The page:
For developers the number one issue is relying on the persistence of global state. I am not an advocate of leaning heavy or even medium on global state as a value reference. I teach, always assume the service worker is being freshly instantiated.

This is not unique to service workers, I have seen abusive use of global state almost my entire career. Personally I see the MVVM pattern (think Angular) is the most abusive pattern and leads to large memory footprints and poor performance. Plus you must write more code (in my experience) than you would if you relied on hydrating what you need for the page.

The programming model is similar to how you should use when developing AWS Lambdas or Azure Functions. Write code that executes statically and assume nothing is preset before execution. Its OK to use some 'global' variables, but don't over use them.

As a developer you may experience scenarios where you think you are updating globally scoped values, but because the service worker is not terminated as you expected they are not. This can lead to wasted time troubleshooting why your new code is not performing as expected. You may need to explictly terminate the service worker in the Devtools.

I do this often as well as manually unregistering service workers because they get into jacked up states after I make several layers of changes during a development cycle (what I call when I sit down for a few hours with my headphones jamming and my mind focused).

chrome-devtools-stop-unregister-service-worker

This does not mean you should not create global variables in your service worker, it just means be smart about what you are declaring.

Service Worker is not responding

Another, related message you might see in the console is "service worker is not responding".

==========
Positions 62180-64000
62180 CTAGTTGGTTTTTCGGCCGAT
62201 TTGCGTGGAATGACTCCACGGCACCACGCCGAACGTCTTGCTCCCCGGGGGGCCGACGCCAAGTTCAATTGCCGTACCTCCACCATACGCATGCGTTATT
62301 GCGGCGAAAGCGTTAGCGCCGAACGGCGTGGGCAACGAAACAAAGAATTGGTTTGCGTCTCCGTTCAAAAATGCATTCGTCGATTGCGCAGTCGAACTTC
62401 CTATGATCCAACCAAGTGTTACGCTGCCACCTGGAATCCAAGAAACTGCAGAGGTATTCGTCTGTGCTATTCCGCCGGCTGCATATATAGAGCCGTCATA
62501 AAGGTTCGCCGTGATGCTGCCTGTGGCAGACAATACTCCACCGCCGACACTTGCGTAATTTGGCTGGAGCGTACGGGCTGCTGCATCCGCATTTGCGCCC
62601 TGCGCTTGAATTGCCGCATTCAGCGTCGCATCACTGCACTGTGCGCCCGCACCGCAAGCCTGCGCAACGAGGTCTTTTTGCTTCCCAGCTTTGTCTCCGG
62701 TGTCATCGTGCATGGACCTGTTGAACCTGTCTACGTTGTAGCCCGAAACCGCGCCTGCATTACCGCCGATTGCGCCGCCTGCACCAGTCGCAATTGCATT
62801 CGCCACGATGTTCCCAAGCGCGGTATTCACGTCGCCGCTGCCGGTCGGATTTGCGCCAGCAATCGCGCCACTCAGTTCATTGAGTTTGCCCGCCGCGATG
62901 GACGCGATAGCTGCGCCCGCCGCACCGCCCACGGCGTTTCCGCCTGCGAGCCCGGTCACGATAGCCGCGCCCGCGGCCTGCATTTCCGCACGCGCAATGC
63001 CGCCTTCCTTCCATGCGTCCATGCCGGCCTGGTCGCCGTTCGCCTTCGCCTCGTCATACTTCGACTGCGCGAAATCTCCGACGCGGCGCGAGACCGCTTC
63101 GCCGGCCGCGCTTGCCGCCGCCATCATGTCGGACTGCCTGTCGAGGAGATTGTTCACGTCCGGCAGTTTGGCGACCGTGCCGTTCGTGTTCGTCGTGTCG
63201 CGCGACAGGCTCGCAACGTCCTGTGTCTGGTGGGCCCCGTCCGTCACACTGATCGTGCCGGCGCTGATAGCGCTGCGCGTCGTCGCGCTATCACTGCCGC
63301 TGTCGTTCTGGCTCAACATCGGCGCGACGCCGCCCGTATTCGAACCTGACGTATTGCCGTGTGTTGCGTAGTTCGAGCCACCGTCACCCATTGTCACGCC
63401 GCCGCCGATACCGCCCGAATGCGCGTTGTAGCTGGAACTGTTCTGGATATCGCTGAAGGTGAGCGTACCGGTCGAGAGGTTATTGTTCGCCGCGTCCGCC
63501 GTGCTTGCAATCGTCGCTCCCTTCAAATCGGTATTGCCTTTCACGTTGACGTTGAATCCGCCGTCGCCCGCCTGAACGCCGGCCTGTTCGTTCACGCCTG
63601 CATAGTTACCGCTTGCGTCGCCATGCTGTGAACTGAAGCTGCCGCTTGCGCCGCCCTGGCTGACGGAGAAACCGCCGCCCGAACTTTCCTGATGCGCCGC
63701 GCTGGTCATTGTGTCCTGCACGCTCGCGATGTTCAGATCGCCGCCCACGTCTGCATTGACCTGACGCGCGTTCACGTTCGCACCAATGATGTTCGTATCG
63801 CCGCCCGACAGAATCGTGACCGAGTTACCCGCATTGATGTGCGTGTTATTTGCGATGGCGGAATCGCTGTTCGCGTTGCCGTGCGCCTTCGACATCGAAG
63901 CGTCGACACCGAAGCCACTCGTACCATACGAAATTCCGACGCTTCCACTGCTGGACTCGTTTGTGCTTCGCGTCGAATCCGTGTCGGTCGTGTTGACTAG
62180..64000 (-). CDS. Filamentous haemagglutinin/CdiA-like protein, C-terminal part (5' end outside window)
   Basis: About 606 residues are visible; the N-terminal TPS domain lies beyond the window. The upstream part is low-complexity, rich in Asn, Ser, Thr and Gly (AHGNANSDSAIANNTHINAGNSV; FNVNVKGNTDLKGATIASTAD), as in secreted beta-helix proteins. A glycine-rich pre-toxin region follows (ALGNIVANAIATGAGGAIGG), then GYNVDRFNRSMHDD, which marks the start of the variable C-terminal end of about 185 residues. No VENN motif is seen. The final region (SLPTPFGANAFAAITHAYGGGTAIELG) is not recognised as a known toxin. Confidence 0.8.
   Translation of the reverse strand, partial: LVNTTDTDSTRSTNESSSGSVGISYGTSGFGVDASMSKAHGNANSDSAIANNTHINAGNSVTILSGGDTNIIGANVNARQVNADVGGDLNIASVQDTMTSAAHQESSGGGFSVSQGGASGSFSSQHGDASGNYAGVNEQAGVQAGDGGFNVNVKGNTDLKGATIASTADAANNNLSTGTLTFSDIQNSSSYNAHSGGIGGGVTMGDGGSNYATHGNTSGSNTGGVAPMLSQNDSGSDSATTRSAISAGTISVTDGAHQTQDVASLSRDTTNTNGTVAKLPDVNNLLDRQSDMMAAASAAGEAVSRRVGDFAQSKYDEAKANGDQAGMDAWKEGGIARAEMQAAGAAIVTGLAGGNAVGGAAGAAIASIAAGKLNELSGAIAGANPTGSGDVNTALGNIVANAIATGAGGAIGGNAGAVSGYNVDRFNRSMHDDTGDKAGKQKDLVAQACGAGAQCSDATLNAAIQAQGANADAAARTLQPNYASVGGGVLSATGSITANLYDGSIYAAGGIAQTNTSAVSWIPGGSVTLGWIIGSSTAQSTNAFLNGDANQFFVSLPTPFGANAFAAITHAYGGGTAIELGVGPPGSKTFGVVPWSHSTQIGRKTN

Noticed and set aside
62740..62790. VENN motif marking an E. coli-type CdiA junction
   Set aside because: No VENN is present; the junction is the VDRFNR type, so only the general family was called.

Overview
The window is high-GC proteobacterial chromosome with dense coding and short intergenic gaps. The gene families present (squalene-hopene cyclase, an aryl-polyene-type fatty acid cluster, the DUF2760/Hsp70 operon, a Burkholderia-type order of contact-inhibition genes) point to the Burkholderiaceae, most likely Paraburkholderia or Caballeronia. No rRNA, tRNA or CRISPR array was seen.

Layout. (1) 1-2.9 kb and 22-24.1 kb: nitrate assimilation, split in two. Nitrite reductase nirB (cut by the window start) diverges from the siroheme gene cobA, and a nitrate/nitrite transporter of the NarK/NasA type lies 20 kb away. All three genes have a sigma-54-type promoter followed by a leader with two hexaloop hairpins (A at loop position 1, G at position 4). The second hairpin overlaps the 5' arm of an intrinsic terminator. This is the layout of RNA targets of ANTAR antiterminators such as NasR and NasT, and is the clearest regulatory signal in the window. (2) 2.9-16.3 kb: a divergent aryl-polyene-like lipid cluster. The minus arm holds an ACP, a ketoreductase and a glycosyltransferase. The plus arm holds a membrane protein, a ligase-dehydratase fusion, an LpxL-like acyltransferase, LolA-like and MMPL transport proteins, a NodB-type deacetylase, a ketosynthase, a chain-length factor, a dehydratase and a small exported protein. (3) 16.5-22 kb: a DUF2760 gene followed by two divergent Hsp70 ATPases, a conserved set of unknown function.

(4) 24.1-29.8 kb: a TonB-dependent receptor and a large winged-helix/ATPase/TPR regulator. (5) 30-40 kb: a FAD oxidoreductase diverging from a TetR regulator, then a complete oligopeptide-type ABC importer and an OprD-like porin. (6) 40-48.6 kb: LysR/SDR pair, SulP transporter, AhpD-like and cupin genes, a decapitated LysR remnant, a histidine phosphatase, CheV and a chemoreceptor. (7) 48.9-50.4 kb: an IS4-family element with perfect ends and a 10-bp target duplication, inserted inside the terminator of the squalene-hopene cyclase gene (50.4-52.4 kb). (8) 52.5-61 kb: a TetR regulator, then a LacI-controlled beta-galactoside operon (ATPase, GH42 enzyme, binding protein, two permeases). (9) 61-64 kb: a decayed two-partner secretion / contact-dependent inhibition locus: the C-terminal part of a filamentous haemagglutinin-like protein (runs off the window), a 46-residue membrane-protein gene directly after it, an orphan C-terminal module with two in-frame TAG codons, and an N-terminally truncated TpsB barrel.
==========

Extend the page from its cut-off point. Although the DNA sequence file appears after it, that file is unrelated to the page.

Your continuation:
This is common if you are sitting on a break point for a long period of time. I have seen this message a few times, typically when I see some broken code and start down a set of rabbit trails updating the code or some other distraction interrupts my focus.

We have all been there.

I find it is best to kill the debug instance and sort of start fresh after making the changes anyway. So don't let this one freak you out either.

Summary

The "service worker termination by a timeout timer was canceled because devtools is attached" is a courtesy message to help developers know the service worker experience they are testing against may not reflect what a production user experiences. If you see this and you want to make sure your service worker performs as expected you should think about running the progressive web app without the Devtools open.

Of course you should always test as your real users would experience your applications. This means you should also test on real mobile devices, like a $100 phone from WalMart over a 3G network. But just closing the Devtools can be a good first pass to flesh out common issues.